IT 1

Appreciate it while it lasts, because it won’t last long, say those who agree.

Some people would label Japan a conformist society. Others would use a softer term, like “group-oriented.” In general, though, there’s a consensus that Japan isn’t very tolerant of the potential for problems when individuals don’t give a second thought to doing things differently than other people would.

For most students, this means having to wear uniforms, score well on objective tests, and have restrictions placed on your after-class activities. For many employees, it means having to dress in a uniform or suit, work according to company procedures, and get roped into drinking with your boss or coworkers after work.

Still, there’s a window in the life of a typical member of Japanese society in which he or she really gets to be him or herself. As Twitter user @mayumayuchim points out, though, that time can be depressingly brief.

“Elementary school → No one respects your individuality.
Junior high school → No one respects your individuality.
High school → No one respects your individuality.
University → Everyone thinks Individualist people are cool.
Job-hunting → You differentiate yourself to employers by showing your individuality.
Life as a working adult → No one respects your individuality.”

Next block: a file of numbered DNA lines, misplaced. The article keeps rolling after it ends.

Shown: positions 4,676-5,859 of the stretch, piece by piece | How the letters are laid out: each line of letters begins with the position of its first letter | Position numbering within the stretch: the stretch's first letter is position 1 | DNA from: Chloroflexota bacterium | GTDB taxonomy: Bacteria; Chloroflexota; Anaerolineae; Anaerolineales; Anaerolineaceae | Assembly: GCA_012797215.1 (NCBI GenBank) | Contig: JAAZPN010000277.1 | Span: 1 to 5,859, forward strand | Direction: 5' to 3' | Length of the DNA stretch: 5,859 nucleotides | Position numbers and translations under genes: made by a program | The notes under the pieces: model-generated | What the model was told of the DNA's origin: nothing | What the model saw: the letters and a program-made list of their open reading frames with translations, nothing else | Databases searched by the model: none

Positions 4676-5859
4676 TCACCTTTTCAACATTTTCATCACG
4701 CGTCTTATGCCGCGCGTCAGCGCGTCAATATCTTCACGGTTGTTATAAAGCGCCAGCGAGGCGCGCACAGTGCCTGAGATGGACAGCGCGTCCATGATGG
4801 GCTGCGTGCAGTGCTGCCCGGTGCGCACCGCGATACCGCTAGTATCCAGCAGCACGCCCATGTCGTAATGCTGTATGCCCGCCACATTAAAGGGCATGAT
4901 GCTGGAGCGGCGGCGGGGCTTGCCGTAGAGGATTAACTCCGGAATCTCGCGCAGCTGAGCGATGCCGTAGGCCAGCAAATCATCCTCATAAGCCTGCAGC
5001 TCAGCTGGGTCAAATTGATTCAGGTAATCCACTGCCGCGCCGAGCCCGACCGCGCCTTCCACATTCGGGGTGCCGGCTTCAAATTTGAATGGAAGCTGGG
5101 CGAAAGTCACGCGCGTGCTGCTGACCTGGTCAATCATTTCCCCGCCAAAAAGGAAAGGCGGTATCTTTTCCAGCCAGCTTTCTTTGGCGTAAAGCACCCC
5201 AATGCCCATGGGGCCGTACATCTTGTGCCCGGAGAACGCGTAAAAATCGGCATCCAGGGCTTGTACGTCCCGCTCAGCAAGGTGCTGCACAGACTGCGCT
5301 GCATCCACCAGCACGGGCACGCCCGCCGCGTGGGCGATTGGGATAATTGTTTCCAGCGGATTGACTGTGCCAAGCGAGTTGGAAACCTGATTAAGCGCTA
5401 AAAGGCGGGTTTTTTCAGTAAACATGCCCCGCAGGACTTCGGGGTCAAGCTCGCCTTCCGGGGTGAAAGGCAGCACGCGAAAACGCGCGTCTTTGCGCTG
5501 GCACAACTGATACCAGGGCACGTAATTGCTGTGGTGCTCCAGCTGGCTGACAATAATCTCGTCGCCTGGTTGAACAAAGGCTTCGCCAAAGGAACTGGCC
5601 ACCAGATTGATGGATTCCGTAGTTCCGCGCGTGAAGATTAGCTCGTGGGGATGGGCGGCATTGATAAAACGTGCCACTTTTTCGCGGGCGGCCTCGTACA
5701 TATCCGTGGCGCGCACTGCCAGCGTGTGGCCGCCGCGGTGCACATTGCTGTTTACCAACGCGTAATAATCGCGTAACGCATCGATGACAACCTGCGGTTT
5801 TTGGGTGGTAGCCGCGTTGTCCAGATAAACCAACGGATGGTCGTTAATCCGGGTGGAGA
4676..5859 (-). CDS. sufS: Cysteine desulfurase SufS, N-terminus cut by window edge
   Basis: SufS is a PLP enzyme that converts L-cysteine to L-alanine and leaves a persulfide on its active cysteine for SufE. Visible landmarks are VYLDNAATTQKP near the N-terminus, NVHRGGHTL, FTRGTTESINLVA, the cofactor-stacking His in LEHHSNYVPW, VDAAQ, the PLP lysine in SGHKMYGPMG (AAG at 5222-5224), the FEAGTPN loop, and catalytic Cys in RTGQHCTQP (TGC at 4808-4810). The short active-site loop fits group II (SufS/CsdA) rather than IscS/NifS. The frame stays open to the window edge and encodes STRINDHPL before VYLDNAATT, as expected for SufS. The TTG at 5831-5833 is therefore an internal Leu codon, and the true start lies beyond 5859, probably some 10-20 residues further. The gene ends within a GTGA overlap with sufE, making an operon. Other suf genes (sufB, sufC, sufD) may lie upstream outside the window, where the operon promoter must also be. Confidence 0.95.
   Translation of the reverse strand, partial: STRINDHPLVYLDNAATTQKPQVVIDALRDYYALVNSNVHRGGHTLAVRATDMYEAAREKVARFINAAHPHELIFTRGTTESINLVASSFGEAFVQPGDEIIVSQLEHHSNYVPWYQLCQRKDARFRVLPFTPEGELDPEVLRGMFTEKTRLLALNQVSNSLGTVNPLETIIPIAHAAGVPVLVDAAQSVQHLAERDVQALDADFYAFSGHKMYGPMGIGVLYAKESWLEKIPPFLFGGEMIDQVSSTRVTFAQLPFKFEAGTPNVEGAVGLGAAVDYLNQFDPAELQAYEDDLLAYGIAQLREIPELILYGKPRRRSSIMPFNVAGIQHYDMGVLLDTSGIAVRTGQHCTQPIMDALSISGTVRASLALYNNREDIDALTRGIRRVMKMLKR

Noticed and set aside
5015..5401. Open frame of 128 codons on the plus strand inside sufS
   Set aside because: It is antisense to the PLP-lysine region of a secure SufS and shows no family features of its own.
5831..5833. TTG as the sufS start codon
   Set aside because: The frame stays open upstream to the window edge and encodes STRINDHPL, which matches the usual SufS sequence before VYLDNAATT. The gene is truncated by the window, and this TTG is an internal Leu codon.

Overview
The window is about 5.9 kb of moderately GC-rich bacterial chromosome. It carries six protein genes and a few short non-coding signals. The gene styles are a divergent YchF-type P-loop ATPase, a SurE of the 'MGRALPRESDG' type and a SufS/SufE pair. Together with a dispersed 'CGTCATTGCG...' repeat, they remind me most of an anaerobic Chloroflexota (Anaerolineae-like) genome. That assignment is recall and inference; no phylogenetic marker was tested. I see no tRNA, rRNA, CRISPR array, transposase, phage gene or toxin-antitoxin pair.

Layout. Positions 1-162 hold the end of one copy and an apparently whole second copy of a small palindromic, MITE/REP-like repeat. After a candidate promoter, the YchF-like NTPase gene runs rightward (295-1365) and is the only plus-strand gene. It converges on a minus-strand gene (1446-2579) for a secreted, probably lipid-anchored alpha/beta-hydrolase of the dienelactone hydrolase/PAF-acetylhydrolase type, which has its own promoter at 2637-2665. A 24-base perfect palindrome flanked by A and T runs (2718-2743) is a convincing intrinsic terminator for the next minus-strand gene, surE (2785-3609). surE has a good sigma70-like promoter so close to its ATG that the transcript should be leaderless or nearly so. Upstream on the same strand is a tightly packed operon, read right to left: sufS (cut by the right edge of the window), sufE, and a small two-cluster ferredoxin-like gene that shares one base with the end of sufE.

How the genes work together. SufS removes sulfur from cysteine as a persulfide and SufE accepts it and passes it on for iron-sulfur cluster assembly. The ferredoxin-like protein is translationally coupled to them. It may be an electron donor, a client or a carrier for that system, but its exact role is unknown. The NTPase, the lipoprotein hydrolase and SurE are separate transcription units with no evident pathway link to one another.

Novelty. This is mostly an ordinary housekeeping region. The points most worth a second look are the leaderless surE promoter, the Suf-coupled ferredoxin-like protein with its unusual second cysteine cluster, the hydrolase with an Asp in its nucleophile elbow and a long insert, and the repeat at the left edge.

It’s a bleak observation, but one that struck a chord with many online who rapidly retweeted @mayumayuchim’s sentiments. College is the unique step in the Japanese educational process that doesn’t have passing an entrance exam to another school as one of its primary goals, offering students an unprecedented level of personal freedom. After that brief moment in the sun, though, it’s on to the Japanese working world. While it may not be so uniformly against individuality as @mayumayuchim’s simplified evaluation would suggest, it is true that companies tend to prize enthusiastically cooperative team players over mavericks looking to shake things up, even if eventual improvement of the organization is their long-term goal.

Of course, there are some Japanese companies that value individualism, but still, most people in Japan would do well to take full advantage of their freedom to be themselves in college, because it might not ever come again.

Source: Jin
Top image: Aoki

Follow Casey on Twitter, where you’re free to be totally different than he is (actually, it’s probably a good idea).